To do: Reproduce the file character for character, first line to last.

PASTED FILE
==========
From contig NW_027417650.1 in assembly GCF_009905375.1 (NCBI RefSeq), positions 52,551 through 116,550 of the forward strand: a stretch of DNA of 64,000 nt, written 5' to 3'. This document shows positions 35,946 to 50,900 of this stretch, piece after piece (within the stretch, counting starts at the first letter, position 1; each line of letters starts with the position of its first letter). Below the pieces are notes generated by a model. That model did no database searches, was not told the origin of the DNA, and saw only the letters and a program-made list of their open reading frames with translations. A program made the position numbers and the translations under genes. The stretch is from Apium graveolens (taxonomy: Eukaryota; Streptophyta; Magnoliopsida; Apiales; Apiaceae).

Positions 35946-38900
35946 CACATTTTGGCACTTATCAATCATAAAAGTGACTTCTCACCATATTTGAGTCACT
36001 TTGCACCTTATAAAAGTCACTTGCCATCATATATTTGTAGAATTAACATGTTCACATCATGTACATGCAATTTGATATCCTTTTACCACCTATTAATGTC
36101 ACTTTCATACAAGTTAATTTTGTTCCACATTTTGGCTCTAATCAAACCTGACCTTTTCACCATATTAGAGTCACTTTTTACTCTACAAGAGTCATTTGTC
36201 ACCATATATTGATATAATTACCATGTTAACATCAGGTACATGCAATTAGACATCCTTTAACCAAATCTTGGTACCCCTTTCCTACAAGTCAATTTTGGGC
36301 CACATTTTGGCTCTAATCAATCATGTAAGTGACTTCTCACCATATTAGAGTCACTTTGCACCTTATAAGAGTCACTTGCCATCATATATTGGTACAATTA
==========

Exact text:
From contig NW_027417650.1 in assembly GCF_009905375.1 (NCBI RefSeq), positions 52,551 through 116,550 of the forward strand: a stretch of DNA of 64,000 nt, written 5' to 3'. This document shows positions 35,946 to 50,900 of this stretch, piece after piece (within the stretch, counting starts at the first letter, position 1; each line of letters starts with the position of its first letter). Below the pieces are notes generated by a model. That model did no database searches, was not told the origin of the DNA, and saw only the letters and a program-made list of their open reading frames with translations. A program made the position numbers and the translations under genes. The stretch is from Apium graveolens (taxonomy: Eukaryota; Streptophyta; Magnoliopsida; Apiales; Apiaceae).

Positions 35946-38900
35946 CACATTTTGGCACTTATCAATCATAAAAGTGACTTCTCACCATATTTGAGTCACT
36001 TTGCACCTTATAAAAGTCACTTGCCATCATATATTTGTAGAATTAACATGTTCACATCATGTACATGCAATTTGATATCCTTTTACCACCTATTAATGTC
36101 ACTTTCATACAAGTTAATTTTGTTCCACATTTTGGCTCTAATCAAACCTGACCTTTTCACCATATTAGAGTCACTTTTTACTCTACAAGAGTCATTTGTC
36201 ACCATATATTGATATAATTACCATGTTAACATCAGGTACATGCAATTAGACATCCTTTAACCAAATCTTGGTACCCCTTTCCTACAAGTCAATTTTGGGC
36301 CACATTTTGGCTCTAATCAATCATGTAAGTGACTTCTCACCATATTAGAGTCACTTTGCACCTTATAAGAGTCACTTGCCATCATATATTGGTACAATTA